Presentation on theme: "CHAPTER 5 GIS DATA Acquisition 5.1 Existing GIS Data 5.1.1 Federal Geographic Data Committee 5.1.2 Geospatial One-Stop Box 5.1 Clearinghouse and Portal."— Presentation transcript:
5.4 Creating New Data Remotely Sensed Data Field Data Box 5.4 An Example of GPS Data Text Files with x-, y-Coordinates Digitizing Using a Digitizing Table Scanning Box 5.5 Vectorization Settings in ArcGIS On-Screen Digitizing Importance of Source Maps Key Concepts and Terms Review Questions Applications: Data Input Task 1: Download and Process DEM and DLG from the Internet Task 2: Digitize On-Screen in ArcMap Task 3: Add X Y Data in ArcMap Challenge Question References
EXISTING GIS DATA Federal Geographic Data Committee Geospatial One-stop U.S. Geological Survey: National Map National Land Cover Data USGS DEMs download sites: GIS Data Depot USGS DEMs download sites: Map-Mart USGS DEMs download sites: LAND INFO International National Elevation Data set (NED)
AmericaView OhioView U.S. Census Bureau Natural Resources Conservation Service Montana GIS data clearinghouse Greater Yellowstone Area Data Clearinghouse San Diego Association of Governments Clackamas County, Oregon clackamas. us/gis/
METADATA Metadata provide information about geospatial data. They are therefore an integral part of GIS data and are usually prepared and entered during the data production process. Metadata are important to anyone who plans to use public data for a GIS project.
CONVERSION OF EXISTING DATA Data conversion refers to the mechanism for converting GIS data from one format to another. Data conversion includes direct translation and use of neutral format.
Figure 5.1 The MIF to Shapefile tool in ArcGIS converts a MapInfo file to a shapefile.
Figure 5.2 To accommodate users of different GIS packages, a government agency can translate public data into a neutral format such as SDTS format. Using the translator in the GIS package, the user can convert the public data into the format used in the GIS.
CREATING NEW DATA A variety of data sources and methods can be used to create new data: 1.Remotely sensed data 2.Field data (survey data and GPS data) 3.Text files with x-, y-coordinates 4.Digitizing using a digitizing table 5.Scanning 6.On-screen digitizing
Figure 5.3 A digital orthophoto (DOQ) can be used as the background for digitizing or updating of existing maps.
Figure 5.4 A bearing and a distance determine a course between two stations.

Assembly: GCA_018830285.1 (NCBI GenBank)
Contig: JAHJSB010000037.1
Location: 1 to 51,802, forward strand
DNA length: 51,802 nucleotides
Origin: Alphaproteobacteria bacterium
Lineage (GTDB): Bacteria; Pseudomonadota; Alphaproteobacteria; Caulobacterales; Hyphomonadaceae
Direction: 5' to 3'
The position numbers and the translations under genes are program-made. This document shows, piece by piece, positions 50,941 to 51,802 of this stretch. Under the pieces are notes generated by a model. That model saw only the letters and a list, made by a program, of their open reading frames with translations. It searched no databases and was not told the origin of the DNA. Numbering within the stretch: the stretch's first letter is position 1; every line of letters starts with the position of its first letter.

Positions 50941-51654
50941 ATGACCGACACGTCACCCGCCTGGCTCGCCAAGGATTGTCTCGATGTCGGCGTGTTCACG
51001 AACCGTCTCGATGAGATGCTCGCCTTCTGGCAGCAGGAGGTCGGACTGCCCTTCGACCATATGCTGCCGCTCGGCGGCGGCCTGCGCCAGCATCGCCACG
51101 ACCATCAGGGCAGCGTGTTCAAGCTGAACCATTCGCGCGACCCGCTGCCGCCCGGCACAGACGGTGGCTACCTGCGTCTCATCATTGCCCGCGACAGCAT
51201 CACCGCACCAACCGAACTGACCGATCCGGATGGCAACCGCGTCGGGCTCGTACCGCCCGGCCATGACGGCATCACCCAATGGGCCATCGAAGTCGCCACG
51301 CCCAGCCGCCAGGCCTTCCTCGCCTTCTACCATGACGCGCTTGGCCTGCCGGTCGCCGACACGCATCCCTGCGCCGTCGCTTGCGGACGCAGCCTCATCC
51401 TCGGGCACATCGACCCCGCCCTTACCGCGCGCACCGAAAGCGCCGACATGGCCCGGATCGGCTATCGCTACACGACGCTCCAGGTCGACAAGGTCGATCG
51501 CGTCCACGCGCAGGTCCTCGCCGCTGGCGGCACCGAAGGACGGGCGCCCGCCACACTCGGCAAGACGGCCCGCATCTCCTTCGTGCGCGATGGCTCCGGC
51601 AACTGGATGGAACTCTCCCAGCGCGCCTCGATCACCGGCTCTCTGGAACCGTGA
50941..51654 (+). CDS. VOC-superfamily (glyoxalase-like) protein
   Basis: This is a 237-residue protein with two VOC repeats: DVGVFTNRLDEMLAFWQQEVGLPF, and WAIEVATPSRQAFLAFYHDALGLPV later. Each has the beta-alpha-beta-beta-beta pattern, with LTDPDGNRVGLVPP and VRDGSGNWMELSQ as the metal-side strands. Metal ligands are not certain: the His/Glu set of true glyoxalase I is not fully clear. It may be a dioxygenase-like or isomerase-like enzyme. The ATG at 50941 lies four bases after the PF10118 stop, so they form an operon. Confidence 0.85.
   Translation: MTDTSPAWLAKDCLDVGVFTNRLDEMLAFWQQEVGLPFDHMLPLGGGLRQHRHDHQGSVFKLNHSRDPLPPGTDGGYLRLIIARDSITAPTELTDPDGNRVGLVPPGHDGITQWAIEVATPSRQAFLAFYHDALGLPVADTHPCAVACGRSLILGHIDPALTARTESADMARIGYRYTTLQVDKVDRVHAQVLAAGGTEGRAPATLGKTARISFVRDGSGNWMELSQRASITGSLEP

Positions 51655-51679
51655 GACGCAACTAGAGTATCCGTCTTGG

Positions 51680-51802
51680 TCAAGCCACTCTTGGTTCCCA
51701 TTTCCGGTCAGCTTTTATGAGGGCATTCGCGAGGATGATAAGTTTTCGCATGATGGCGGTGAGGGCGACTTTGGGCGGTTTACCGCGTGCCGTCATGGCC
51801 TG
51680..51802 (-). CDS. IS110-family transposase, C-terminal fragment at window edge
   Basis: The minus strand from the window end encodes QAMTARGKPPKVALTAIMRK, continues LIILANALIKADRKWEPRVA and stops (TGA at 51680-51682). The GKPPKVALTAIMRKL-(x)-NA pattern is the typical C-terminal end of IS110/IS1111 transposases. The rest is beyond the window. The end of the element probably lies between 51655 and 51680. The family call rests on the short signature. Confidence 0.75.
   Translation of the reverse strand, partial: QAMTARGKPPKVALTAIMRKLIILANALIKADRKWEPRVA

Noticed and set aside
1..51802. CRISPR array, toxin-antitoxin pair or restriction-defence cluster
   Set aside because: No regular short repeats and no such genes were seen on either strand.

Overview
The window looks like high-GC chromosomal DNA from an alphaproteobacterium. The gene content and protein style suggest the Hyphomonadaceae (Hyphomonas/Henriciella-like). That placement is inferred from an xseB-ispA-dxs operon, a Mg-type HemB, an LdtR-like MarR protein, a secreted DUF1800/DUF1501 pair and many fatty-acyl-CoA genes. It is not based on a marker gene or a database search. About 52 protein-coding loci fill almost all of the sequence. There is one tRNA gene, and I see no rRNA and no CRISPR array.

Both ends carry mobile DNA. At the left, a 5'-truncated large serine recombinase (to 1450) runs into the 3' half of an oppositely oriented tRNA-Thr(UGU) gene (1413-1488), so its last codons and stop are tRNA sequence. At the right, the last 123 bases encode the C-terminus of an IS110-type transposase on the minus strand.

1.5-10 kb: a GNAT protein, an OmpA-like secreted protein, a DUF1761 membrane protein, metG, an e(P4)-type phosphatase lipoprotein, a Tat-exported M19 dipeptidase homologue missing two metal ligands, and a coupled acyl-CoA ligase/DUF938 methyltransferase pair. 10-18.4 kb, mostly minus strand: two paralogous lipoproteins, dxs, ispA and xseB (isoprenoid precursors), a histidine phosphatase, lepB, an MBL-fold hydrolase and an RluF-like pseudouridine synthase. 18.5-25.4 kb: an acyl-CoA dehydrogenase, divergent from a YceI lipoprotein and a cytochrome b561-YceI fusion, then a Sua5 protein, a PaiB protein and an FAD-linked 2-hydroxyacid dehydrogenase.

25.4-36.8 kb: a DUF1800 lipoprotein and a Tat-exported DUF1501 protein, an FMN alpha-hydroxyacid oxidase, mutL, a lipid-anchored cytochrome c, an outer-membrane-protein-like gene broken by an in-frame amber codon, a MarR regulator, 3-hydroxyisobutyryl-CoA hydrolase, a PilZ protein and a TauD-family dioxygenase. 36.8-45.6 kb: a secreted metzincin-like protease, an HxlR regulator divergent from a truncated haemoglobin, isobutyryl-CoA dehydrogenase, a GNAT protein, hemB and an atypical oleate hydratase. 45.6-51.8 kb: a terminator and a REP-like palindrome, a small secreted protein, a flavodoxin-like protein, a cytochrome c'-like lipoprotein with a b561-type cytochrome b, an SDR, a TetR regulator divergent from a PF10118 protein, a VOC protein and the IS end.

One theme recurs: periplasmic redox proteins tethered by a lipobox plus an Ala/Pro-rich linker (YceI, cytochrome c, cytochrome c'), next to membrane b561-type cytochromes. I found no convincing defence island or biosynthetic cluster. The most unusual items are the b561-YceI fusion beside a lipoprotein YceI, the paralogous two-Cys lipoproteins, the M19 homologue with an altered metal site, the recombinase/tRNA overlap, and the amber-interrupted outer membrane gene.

Figure 5.5 Use four GPS satellites to determine the coordinates of a receiving station. x i, y i, and z i are coordinates relative to the center of mass of the Earth. R i represents the distance (range) from a satellite to the receiving station.
Figure 5.6 A portable GPS receiver. (Courtesy of Trimble.)
Figure 5.7 Elevation readings from a GPS receiver are measured from the surface of the geoid rather than the spheroid.
Figure 5.8 A large digitizing table and a cursor with a 16- button keypad. (Courtesy of GTCO Calcomp, Inc.)
MANUAL DIGITIZING Many GIS packages have a built-in digitizing module for manual digitizing. The module is likely to have commands that can help move or snap a feature (i.e., a point or line) to a precise location in relation to another feature either in the same layer or a different layer.
Figure 5.9 The end of a new line can be automatically snapped to an existing arc if the gap is smaller than the specified snapping tolerance.
Figure 5.10 A point (node or vertex) can be automatically snapped to another point if the gap is smaller than the specified snapping tolerance.
Figure 5.11 Large format drum scanners. (Courtesy of GTCO Calcomp, Inc.)
SCANNING Scanning is a digitizing method that converts an analog map into a scanned file, which is then converted back to vector format through tracing. Results of tracing depend on the robustness of the tracing algorithm that is built in the GIS package. Examples of problems that must be solved by the tracing algorithm include: how to trace an intersection, where the width of a raster line may double or triple; how to continue when a raster line is broken or when two raster lines are close together; and how to separate a line from a polygon.
Figure 5.12 A binary scanned file: the lines are soil lines, and the black areas are the background.
Figure 5.13 A raster line in a scanned file has a width of several pixels.
Figure 5.14 Semiautomatic tracing starts at a point (shown with an arrow) and traces all lines connected to the point.
Figure 5.15 The width of a raster line doubles or triples when lines meet or intersect.
Framework data Federal Geographic Data Committee Geospatial One-stop U.S. Geological Survey: National Map National Land Cover Data USGS DEMs download sites: GIS Data Depot USGS DEMs download sites: Map-Mart USGS DEMs download sites: LAND INFO International National Elevation Data set (NED)
OhioView Soils data at the Natural Resources Conservation Service U.S. Census Bureau Montana GIS data clearinghouse Greater Yellowstone Area Data Clearinghouse San Diego Association of Governments Clackamas County, Oregion Geography Network Tele Atlas North America NAVTEQ LAND INFO International
FGDC metadata Spatial Data Transfer Standard National Geospatial-Intelligence Agency International Steering Committee for Global Mapping USGS Geographic Data Download website NAVSTAR GLONASS Galileo Northern California Earthquake Data Center California GIS data clearinghouse